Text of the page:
"I didn't even think of it as retiring," she said. "It's a very stable thing, which I tried to explain to people, but sometimes they found it unacceptable. I mean, I've read everything -- that I burned out, that I was on drugs -- which was totally untrue.

"I was actually at the top of my game. In Europe, the last show we did was without an opening act. We played before 70,000 people in Florence. And we were very successful in Europe. And that was the last job I did -- for 70,000 people and it was just our show.

"But the reason I left was because I had met a man who I deeply loved. Who had been through all of that. Who wanted a quiet life, to raise a family."

That man was former MC5 guitarist Fred "Sonic" Smith.

"I found it really unbearable to be parted from him. And everything lost its meaning. When I began to perform, I did my work with my group with all my heart. It took all of my energy. I put it before everything. And I could no longer do that. And so when I worked, I felt -- not like a phony -- but I just felt like I wasn't giving what the people deserved to have. And I just didn't want to be parted from Fred.

"I felt good when I left because I felt my initial reason for being involved in that world was hopefully to create space and inspire others. I was intentionally trying to create space for some kind of idealistic minority. You know, if you felt like an alien, whether that was a black homosexual, a thief, a female. You know, whatever.

"I feel that my group achieved that goal. And we didn't start work to achieve fame and fortune. That wasn't supposed to be our goal. And that was where it was heading. So I felt it was an honorable leave taking."

Smith's return to active duty, sadly, was prompted by the sudden death of her husband last fall.

"Fred was a great man," his wife sighs. "I'm trying to still do work on his behalf.

"I really just started working for a few reasons. Fred and I had planned to record this summer -- not only as a means of self-expression -- but as our livelihood, to take care of our family. So I took on the duty. We had a lot of plans to do things. And so I had to go and do them myself. But also I find the most positive way for me to restructure my life is to work. It also involves me with other people -- reinvolves me with my friends -- and that's comforting. A lot of it's the camaraderie."

This week's shows at the TLA -- what Smith called "my little guerrilla warfare" -- should have a special poignancy.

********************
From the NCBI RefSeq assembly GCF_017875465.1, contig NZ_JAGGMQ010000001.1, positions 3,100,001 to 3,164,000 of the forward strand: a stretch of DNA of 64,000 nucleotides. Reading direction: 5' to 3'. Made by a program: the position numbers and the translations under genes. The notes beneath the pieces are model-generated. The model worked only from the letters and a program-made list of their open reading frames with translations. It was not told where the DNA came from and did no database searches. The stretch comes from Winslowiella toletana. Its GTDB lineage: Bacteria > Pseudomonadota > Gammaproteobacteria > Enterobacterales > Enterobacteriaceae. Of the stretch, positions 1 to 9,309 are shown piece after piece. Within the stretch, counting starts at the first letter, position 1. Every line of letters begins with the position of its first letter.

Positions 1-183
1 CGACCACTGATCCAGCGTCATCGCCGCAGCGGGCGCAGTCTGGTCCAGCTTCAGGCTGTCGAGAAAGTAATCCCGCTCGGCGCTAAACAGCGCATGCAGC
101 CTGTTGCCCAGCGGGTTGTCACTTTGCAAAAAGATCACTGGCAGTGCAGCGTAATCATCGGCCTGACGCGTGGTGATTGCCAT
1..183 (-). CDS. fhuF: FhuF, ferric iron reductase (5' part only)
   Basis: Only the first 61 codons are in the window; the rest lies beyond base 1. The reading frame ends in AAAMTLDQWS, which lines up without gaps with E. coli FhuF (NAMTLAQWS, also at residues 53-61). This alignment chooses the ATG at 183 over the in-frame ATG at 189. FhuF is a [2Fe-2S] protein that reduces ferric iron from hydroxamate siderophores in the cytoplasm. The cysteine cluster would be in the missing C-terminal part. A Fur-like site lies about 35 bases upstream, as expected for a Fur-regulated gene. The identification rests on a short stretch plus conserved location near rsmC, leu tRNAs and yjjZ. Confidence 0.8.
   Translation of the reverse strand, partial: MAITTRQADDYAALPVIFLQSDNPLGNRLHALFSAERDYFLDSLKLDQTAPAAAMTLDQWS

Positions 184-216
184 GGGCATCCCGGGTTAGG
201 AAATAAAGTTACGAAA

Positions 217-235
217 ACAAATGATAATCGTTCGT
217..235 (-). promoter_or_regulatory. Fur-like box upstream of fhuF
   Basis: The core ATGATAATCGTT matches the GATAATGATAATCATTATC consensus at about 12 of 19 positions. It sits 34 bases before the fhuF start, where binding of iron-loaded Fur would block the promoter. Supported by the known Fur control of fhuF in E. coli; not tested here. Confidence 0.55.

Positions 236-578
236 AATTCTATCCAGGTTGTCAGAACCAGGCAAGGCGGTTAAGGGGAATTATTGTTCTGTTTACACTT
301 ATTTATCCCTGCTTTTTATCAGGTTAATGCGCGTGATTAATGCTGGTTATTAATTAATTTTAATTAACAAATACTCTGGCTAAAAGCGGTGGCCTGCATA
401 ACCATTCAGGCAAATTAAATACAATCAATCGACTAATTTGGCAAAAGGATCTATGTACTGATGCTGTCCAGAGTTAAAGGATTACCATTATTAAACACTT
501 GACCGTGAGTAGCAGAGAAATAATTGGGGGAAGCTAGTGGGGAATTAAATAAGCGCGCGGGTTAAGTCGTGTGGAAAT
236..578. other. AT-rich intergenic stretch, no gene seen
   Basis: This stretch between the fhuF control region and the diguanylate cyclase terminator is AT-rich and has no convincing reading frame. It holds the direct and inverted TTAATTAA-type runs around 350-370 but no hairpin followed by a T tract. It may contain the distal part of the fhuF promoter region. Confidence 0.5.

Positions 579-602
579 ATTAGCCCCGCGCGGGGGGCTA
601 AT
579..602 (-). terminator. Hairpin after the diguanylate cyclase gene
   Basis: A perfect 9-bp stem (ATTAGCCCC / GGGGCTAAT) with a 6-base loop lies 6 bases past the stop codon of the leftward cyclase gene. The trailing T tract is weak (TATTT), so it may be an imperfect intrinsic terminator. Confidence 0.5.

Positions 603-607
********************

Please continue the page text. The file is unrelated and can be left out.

"I just decided to do these dates because I'm going to be in New Jersey for the holidays. My brother also passed away last year. We were very, very close. And the last time I saw him as Thanksgiving holiday, and we had a great talk. He felt really that the best way to pull my life together was to get back to work. And my brother was teh head of my crew when I had the Patti Smith Group.

"And so I really looked forward, despite my grieving, to the idea of being able to work with my brother again, which really made me happy. But then my brother passed away. So I thought it would be nice, being as I'm going to be in the area a year later, to do a couple of little shows in memory of my brother. 'Cause he loved when I performed. Also, I'll be raising money for a musician in New York who fell on bad times. He's extremely ill and he has no medial insurance. It's a nice thing to do on Thanksgiving."

The shows with Dylan -- part of a handful of dates in New England and Pennsylvania -- will reunite Smith with Lenny Kaye and original Patti Smith Group drummer Jay Dee Daugherty. Rounding out the band will be Tony Shanahan on bass, who will also accompany Smith on acoustic guitar at the TLA. Anything could happen at the concerts. "We did a lot of improvisation," Smith said of the old days. "A lot, I'd say 70, 80 percent of the poetry. 'Cause I don't have a good memory for long streams of poetry."

Yet even with all this musical activity, Smith still considers herself "basically a writer." Indeed, her most recent projects -- Woolgathering, a collection of new pieces, and Early Work, a compilation of pre-stardom writing -- have been books.

"I've had times," Smith said of the creative process, "when I was euphoric because something beautiful had come to me from someplace else, that I was a mouthpiece for some energy force.

"But then I've also had dry spells, where I felt completely abandoned, where I felt the muse had left me or I felt like, 'I'm going to write on my own. I don't need the muse.' It's a continuous struggle, but I think that's part of the beauty of it. When you cease to struggle, usually you stop working."

Copyright © Ramsay Pennbacker 1995

back to babelogue